The Union Cemetery is closed after sunset, and the police do take notice of trespassers. So, if you do go for a visit, please be respectful.

To explore the scariest spots in Southern New England, check out Ghosthunting Southern New England by Andrew Lake.

 

Spooked in Seattle

Kurt Cobain’s Bench
By Ross Allison

Kurt Cobain Bench SeattleJust across the street from Viretta Park sits a house that once belonged to legendary grunge rocker Kurt Cobain of Nirvana.  On April 8, 1994 Kurt Cobain took his own life. An employee discovered his body in the spare room above the garage.  Some say his death may have been murder and not suicide.

It is believed that before his death Kurt spent most of his remaining days sitting on a bench just outside his house. Maybe that’s where he planned his last moments. Whether or not it’s true, people say that they can feel his presence near the bench. Others say they have seen him just sitting there, reliving his last few hours. Some have even reported feeling him breathe on them or touch them.  In fact, there have been reports of his face appearing in the window of his former home, and the new owners say that during thunderstorms, they can hear whispers from the former rock star himself.  If you visit the site, you’ll find a bench filled with flowers and cards and writings from fans who miss his inspirational talents.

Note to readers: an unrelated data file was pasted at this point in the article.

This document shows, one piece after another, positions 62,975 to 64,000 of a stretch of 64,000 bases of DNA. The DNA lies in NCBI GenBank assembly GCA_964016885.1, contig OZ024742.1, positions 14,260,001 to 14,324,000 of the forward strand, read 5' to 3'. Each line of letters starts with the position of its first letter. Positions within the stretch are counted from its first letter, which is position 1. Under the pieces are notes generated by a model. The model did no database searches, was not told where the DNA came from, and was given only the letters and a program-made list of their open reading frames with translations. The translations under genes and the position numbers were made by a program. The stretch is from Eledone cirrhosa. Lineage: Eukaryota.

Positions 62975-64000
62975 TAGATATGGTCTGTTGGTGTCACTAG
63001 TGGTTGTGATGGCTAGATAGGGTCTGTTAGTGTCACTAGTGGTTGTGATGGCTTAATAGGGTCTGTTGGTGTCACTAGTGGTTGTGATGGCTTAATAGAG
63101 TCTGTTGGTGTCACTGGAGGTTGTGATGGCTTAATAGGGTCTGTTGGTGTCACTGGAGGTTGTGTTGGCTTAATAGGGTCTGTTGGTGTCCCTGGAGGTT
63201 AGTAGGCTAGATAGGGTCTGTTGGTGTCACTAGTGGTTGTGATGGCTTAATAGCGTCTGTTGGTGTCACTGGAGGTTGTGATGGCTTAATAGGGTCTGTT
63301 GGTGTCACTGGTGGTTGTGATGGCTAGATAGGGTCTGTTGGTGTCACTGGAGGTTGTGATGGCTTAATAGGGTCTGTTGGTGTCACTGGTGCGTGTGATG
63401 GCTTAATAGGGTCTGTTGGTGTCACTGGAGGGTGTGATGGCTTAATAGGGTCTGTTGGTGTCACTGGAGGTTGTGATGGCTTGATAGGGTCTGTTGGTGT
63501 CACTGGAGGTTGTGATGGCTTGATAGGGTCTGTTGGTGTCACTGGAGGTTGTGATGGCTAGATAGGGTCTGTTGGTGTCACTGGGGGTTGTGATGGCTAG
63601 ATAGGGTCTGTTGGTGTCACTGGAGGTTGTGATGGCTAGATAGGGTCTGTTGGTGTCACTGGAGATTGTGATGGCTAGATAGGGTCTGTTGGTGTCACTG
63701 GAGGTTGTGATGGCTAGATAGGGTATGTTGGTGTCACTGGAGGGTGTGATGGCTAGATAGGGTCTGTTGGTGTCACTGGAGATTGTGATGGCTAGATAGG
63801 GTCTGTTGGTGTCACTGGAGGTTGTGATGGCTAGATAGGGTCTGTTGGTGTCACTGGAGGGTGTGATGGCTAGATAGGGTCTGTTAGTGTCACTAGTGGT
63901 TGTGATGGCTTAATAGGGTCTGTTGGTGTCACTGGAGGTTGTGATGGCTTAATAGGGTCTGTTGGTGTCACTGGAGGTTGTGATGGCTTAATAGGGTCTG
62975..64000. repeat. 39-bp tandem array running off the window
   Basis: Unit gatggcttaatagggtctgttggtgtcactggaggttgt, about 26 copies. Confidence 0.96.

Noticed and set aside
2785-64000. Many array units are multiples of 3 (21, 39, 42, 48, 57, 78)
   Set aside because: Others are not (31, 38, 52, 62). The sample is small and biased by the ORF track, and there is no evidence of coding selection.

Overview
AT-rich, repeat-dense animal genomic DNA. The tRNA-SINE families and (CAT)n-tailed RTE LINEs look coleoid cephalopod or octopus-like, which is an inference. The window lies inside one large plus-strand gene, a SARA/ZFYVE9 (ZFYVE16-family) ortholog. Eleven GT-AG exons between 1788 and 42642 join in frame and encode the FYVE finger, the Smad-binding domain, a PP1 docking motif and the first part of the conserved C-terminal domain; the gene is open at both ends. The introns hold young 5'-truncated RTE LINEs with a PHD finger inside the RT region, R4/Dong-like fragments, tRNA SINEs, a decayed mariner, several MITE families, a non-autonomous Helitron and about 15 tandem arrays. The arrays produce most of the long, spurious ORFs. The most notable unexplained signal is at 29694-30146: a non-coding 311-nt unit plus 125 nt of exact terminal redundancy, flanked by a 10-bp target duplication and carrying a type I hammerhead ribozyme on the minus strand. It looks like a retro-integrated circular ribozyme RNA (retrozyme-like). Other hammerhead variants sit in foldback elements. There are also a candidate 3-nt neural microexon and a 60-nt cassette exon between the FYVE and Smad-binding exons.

The city parks department must replace the boards on the bench every so often due to the graffiti left by fans. One man believes he has obtained the original boards that Kurt himself sat on just before the tragic event.  After collecting these boards and placing them on his property, the man immediately began encountering strange things. He felt a chilling breeze shoot right past him, as if someone had run by him.  He’s heard odd noises and felt a presence, and he believes that Kurt’s spirit might be attached to these boards.

Many believe that the spirit of one who commits suicide remains earthbound, due to its troubled state of mind at the time of death. So perhaps Kurt’s ghost lingers as one of those hurting souls who may have regrets.

Ross Allison is the author of Spooked in Seattle. In his book he takes readers on a hair-raising ride through Seattle’s neighborhoods. Ross is the founder of A.G.H.O.S.T., one of the oldest, active paranormal investigation teams in Washington State.